Australia's farmers and food manufacturers are under pressure. Australians want to support our farmers and workers by buying local products but our current country of origin labelling is too confusing. Consumer advocacy group CHOICE found that 90% of Australians are not clear on where their food comes from.1
It’s time to end that confusion with clear and simple labelling.
AUSTRALIANS WANT TO SUPPORT LOCAL FOOD AND JOBS
Australians overwhelmingly want to be able to identify Australian-grown food and food that has been locally manufactured2. More than half of us choose to buy Australian food over similar imported products3 – an important contributor to supporting local jobs.
THREE SIMPLE LABELLING TERMS
The Greens bill establishes the following labels for country of origin claims:
- ‘Product of’ or ‘Grown in’ – will be used to describe food that has been wholly grown and processed in a country.
- ‘Manufactured in’ – will replace ‘Made in’ for food that has been substantially transformed in a particular country. The term ‘made in’ will no longer be used as many people think that ‘made in’ refers to where the ingredients were grown.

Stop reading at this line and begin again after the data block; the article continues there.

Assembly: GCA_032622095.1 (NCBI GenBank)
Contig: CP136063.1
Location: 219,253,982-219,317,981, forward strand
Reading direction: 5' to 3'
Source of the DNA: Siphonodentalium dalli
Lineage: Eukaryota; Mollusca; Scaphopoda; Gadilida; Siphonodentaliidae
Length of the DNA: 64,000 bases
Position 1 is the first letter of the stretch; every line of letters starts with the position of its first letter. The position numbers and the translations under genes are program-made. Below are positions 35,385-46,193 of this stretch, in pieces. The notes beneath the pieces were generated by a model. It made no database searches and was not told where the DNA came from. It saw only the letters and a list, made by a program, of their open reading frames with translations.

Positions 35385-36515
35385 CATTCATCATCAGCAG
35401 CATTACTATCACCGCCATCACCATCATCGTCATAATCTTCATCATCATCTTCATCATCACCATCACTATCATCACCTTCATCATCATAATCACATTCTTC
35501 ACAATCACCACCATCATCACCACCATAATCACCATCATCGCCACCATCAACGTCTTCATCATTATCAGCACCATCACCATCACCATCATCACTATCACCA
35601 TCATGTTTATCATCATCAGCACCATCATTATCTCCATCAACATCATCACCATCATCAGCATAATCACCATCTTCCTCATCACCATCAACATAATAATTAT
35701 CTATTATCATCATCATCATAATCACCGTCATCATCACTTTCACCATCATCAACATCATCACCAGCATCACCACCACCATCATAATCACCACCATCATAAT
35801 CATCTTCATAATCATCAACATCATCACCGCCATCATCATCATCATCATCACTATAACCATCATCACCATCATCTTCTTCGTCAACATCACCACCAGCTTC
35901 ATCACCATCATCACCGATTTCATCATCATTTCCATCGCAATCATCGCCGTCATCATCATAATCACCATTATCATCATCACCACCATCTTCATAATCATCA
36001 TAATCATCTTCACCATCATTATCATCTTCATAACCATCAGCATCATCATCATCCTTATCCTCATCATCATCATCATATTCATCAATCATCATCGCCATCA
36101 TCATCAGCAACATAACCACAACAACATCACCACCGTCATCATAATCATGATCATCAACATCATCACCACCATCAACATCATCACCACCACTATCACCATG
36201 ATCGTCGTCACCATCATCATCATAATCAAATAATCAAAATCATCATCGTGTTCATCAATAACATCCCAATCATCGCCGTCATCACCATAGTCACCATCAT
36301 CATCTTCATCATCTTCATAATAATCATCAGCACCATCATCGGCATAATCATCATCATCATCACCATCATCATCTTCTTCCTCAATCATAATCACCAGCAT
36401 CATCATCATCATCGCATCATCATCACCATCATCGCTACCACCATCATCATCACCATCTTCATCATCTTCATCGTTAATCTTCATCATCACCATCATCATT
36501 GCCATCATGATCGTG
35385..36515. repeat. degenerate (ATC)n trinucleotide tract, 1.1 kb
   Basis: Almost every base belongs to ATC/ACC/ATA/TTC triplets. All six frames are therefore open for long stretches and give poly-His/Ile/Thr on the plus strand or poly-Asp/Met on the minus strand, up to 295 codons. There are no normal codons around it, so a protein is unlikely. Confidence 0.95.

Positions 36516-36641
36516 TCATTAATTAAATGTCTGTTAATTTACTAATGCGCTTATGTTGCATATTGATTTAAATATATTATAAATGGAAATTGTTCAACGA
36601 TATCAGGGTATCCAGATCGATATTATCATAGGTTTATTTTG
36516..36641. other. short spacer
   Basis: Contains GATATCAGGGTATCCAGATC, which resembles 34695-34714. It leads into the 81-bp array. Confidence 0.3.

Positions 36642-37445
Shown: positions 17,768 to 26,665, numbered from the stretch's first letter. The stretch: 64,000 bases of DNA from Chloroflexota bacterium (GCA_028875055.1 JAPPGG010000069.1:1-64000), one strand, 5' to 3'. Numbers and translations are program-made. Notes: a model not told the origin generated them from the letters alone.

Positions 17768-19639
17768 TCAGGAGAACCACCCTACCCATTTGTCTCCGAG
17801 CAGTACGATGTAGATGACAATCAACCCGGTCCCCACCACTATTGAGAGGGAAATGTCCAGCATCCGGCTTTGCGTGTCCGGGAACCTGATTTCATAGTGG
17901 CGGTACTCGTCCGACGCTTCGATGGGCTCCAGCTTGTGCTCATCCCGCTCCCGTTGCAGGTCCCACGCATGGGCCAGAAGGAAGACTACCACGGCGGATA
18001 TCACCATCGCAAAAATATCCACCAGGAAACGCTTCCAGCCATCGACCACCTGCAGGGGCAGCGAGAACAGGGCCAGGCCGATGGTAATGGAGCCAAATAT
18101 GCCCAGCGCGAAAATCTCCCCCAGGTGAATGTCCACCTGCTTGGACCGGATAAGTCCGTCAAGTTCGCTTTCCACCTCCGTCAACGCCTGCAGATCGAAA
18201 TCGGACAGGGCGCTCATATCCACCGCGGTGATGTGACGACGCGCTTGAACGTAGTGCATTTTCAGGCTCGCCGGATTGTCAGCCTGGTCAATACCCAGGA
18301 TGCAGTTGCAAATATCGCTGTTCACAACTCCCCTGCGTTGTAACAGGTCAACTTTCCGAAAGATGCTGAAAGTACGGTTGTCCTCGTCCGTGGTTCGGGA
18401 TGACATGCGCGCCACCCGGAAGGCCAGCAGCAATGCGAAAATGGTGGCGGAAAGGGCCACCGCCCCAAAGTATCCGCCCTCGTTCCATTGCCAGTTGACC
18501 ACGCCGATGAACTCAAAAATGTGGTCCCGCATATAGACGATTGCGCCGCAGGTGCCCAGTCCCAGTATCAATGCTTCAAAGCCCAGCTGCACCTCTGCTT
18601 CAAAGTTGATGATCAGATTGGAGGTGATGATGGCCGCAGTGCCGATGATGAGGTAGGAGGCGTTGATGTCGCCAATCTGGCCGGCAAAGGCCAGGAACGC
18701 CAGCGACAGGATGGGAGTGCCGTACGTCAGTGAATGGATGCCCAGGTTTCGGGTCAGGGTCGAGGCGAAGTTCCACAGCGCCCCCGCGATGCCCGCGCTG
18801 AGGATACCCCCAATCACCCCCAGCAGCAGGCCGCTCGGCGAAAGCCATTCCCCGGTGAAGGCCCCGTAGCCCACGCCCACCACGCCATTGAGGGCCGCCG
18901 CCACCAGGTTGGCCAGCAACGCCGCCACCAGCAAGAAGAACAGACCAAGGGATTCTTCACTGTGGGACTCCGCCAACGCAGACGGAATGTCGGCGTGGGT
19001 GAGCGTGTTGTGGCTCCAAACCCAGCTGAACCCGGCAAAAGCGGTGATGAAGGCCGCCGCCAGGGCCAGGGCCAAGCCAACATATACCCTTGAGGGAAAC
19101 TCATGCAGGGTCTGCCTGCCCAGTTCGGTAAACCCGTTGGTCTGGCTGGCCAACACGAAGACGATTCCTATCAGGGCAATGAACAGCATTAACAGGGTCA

- ‘Packaged in’ – will be used on food that has been highly processed but can’t claim to have either ingredients of significant processing in a particular country. Companies can still choose to highlight the source of significant ingredients if they wish.
Additionally, companies making the ‘Manufactured in’ and ‘Packaged in’ claims can label the origin of significant ingredients (for example ‘Manufactured in Australia from Australian milk’ on a chocolate bar) to give consumers more information.
The Greens will also provide a regulation that makes it clear what kinds of food processing does not qualify as manufacturing. This is important as manufacturing typically involves significant investment in local equipment and jobs, which is what Australians want to reward.
The Labor and Liberal Parties have had years to act on ending the confusion on country of origin labelling, and have failed. The National Party has said it will champion clearer laws but has failed to act.
The Katter Party wants to put a health warning label on all imported food. This is alarmist and could breach of Australian consumer law, which prohibits misleading claims.